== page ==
giovedì 4 settembre 2008

time is money

Skeleton crews in speed-up shifts
clang their iron deaths
and spin a wealth of misery.

Sol Funaroff

Capitalism exploitation. Dancer’s clenched fists. Spoken poem.
Jane Dudleys’ Time is Money is a solo piece she created and performed in 1934. It is danced without music. The title comes from Sol Funaroff’s poem which is uttered during the piece by somebody in the wings. It is about the exploitation of workers. Movements sometimes reflect the images suggested by the poem and, in other cases, as Mark Franko has observed, “the gesture seems to call forth the word.” It is a political piece and the combination of dance and spoken words are particularly effective. Funaroff’s poem is characterised by the onomatopoeic expression “tick-tock” on clock ticking. Its oppressive reiteration recalls the mechanical and monotonous rhythms of assembly lines. The dancer’s pace does not entirely follow that of the poem, for example, towards the end she directly addresses the audience with her body and, in this way, according to Franko, she “appropriates time as essential to the performative economy”.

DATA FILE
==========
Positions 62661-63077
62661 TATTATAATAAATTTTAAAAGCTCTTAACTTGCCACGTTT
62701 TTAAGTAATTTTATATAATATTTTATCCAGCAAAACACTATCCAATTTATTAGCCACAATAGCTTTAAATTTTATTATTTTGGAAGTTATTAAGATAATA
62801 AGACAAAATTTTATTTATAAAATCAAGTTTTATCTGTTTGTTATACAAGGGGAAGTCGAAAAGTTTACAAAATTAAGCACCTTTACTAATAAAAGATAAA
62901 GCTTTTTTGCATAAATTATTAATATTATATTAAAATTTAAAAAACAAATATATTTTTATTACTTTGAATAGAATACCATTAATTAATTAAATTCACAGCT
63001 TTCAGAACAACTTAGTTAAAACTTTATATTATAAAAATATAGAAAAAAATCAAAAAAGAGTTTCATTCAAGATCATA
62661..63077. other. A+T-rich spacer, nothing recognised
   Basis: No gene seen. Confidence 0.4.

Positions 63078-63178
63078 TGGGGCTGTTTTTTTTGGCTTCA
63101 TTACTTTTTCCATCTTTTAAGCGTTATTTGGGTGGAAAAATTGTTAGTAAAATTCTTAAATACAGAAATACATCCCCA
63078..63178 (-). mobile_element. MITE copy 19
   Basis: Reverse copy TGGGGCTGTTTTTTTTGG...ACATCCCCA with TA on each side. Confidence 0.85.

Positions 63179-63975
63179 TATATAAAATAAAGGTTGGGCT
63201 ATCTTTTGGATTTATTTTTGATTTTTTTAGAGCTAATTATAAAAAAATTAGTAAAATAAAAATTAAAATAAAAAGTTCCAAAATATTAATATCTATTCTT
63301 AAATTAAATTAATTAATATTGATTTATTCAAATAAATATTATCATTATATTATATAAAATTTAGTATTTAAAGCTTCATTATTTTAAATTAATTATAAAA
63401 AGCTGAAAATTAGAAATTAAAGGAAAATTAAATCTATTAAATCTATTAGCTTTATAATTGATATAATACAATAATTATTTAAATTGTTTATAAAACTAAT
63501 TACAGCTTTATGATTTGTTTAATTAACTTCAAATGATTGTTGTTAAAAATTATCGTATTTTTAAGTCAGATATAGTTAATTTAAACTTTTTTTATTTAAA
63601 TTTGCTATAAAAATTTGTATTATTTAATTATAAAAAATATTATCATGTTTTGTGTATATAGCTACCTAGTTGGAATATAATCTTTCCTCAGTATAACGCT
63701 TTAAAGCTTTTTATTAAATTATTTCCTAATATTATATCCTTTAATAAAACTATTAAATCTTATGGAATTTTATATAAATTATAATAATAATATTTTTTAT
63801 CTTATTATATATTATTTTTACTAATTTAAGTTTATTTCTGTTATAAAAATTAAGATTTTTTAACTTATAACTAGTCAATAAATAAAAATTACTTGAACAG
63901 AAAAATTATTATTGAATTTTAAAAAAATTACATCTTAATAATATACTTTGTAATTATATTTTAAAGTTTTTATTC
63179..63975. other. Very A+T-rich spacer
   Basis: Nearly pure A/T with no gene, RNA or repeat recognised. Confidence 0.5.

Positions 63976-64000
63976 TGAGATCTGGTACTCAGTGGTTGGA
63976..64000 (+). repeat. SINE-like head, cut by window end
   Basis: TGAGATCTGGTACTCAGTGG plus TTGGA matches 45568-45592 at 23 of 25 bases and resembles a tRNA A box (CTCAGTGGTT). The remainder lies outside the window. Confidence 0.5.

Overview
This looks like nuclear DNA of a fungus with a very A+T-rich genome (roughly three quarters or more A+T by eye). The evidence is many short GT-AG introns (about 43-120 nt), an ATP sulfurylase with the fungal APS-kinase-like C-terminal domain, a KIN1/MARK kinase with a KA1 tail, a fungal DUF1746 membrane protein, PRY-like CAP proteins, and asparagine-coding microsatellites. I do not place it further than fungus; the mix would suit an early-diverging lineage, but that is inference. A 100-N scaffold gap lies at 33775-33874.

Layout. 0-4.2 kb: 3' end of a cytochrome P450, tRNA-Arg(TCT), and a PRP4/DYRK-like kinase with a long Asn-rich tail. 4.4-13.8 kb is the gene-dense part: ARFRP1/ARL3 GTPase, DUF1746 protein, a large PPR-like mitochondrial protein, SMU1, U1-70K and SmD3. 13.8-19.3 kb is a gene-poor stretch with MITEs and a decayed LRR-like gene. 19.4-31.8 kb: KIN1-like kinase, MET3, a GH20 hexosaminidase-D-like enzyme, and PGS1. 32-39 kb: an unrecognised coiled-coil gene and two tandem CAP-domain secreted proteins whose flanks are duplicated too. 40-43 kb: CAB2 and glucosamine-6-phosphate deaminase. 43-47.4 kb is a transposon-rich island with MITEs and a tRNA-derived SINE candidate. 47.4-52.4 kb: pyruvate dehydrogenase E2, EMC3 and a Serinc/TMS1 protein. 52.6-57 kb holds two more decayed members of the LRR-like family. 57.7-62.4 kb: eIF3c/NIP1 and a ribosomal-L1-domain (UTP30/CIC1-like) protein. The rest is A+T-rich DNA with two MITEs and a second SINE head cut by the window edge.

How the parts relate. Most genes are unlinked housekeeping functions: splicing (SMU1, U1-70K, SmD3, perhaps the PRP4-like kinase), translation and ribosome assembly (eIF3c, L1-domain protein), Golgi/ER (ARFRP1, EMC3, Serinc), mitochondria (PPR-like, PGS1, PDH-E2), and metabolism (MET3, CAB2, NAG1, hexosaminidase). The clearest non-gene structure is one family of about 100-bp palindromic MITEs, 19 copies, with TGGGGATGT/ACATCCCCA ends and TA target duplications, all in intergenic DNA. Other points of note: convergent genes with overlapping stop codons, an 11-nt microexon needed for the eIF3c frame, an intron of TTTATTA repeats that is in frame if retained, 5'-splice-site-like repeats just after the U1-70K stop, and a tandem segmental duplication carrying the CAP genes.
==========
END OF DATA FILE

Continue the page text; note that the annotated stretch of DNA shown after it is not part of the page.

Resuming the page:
In 1993 Dudley reconstructed the piece and decided to have Tom Warfield, a male dancer, to interpret the role. She found that it worked better this way. Words fed the piece but this does not mean that there was a kind of hierarchical relationship between dance and words. They interacted with each other, it was like a montage, as Franko has noted. Dudley was a dancer, a choreographer and an activist, as Ellen Graff has highlighted, she worked to put “dance practice to revolutionary use" and Time is Money represents one of her most interesting works. It has been recently reconstructed and presented in a lecture demonstration held at the Society of Dance History Scholars Conference at Skidmore College, Saratoga Springs, on June 14th, 2008. It was a collaborative project between Henrietta Bannerman, Claire Rousier, Martin Lofnes, Victoria Phillips Geduld, and Tom Hurwitz.

Reference texts:

Mark Franko, The Work of Dance – Labor, Movement, and Identity in the 1930s (Middletown: Wesleyan UP, 2002).
Ellen Graff, Stepping Left – Dance and Politics in New York City, 1928-1942 (Durham: Duke UP, 1997).

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